What are commodities?

Commodities are the raw materials that feed our economy: metals (such as gold, silver and platinum), natural resources (such as oil, gas and timber) and agricultural crops (such as wheat, sugar and cocoa beans).

Unlike some investment opportunities, commodities are physical assets with their own intrinsic value. This means they behave differently from conventional investments, often performing in a way that runs counter to other major assets, especially stock markets.


Investing in Commodities

People choose to invest in commodities because they act as a counterbalance to unexpected movements in the financial markets. By diversifying a portfolio with commodities, investors can hedge against inflation and stock market uncertainties, increasing their chances of achieving long-term profitable returns.

There are three fundamental approaches open to investors wishing to expand into commodities:

  • Buying an actual commodity, such as gold bars, can be a cost-effective strategy, though there are storage and insurance costs to be taken into account.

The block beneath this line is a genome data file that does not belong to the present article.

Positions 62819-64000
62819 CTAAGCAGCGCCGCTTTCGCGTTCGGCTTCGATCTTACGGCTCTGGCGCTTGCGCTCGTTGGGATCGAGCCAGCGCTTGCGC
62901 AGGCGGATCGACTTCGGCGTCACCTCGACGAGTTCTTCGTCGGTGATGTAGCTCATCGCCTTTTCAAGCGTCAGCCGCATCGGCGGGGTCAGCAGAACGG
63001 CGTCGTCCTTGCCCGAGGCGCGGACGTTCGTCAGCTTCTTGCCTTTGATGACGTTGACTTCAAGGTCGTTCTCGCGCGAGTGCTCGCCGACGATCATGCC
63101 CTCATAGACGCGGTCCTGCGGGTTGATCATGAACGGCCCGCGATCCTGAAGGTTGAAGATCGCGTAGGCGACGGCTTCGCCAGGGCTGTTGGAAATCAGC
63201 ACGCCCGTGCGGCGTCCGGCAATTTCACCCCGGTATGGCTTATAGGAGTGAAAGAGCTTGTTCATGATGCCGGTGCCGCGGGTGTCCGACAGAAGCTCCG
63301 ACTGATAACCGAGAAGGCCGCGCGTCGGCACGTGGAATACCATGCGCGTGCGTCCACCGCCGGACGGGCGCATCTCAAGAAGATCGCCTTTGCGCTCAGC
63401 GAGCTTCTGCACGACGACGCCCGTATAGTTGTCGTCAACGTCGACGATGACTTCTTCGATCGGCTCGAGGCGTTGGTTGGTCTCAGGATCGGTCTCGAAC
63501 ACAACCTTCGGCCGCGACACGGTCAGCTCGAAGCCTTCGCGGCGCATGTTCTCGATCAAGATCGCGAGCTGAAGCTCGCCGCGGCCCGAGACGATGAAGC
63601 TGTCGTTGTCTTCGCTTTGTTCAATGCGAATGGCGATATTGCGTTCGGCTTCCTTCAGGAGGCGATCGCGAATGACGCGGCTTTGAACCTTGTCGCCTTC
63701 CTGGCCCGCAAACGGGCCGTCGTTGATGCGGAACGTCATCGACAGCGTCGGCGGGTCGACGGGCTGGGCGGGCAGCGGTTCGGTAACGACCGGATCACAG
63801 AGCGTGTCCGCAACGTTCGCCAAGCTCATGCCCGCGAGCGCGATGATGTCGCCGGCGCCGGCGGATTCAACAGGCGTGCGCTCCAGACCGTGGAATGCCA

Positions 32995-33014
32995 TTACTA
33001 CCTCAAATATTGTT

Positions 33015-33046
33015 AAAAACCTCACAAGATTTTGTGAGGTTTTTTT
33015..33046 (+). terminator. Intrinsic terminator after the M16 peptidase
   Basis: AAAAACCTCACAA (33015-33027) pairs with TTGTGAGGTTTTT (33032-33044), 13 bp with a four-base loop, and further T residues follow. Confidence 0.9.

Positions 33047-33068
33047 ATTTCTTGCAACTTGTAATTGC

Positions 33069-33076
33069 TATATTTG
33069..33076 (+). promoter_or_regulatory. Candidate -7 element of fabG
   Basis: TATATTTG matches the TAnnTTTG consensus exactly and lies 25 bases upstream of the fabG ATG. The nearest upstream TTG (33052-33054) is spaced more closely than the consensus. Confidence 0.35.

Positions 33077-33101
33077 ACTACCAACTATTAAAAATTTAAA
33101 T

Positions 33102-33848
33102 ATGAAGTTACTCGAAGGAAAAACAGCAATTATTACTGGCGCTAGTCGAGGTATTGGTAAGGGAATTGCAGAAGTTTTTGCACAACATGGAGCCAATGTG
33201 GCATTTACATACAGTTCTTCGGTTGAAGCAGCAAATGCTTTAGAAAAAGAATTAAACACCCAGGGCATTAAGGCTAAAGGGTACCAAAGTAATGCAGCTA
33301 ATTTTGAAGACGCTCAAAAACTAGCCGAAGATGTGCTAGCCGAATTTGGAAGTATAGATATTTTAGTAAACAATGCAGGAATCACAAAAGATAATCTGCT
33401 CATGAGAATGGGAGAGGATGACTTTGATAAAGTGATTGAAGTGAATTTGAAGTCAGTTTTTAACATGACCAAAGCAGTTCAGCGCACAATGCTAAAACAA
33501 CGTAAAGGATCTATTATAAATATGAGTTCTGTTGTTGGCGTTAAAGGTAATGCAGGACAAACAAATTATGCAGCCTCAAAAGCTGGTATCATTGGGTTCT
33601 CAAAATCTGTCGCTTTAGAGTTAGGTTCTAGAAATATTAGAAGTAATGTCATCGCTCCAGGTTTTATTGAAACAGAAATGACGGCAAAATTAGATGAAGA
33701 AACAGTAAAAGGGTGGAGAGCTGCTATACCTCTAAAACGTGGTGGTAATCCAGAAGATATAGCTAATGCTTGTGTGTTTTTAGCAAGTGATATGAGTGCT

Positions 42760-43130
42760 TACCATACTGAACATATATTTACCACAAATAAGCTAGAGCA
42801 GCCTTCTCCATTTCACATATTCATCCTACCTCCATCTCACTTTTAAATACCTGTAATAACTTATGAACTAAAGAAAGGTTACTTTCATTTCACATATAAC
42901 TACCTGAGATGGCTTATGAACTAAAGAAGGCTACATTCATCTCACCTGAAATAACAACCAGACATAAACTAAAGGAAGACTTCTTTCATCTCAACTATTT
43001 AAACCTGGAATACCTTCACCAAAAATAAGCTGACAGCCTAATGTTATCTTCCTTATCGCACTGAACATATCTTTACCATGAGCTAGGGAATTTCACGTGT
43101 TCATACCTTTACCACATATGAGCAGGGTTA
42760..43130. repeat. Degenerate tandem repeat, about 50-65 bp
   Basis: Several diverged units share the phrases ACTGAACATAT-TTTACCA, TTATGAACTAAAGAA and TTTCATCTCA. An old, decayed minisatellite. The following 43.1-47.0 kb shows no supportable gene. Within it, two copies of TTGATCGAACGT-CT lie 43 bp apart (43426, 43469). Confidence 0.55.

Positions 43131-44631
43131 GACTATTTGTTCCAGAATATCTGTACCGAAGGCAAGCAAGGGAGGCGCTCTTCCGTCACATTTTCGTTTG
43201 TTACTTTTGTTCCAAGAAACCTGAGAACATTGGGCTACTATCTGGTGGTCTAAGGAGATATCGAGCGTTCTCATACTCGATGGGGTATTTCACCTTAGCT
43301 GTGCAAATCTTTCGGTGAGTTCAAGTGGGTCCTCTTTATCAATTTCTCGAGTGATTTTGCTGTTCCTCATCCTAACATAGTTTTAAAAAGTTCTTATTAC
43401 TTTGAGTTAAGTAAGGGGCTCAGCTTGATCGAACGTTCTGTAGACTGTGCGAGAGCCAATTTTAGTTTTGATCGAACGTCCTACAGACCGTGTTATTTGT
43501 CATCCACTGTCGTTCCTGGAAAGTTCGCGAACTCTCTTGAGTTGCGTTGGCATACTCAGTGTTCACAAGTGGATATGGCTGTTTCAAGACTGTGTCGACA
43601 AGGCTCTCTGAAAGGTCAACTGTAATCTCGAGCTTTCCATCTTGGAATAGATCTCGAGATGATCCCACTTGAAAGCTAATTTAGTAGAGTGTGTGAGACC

• Investing in a company directly involved in obtaining the commodity – extracting oil or growing wheat, for example – is relatively simple, though it leaves you exposed to the fluctuations of the broader economy.
  • Investing via an investment consultancy who will invest directly in a range of commodities on your behalf to maximise diversification and financial returns.

Anyone seeking an income directly related to the performance of a particular commodity, or basket of commodities, therefore, has a range of options to choose from, each catering for different investment needs and attitudes to risk.



All investing carries a certain level of risk, please do not use this information as instruction to buy or sell, independent financial advice should always be taken before purchasing an investment.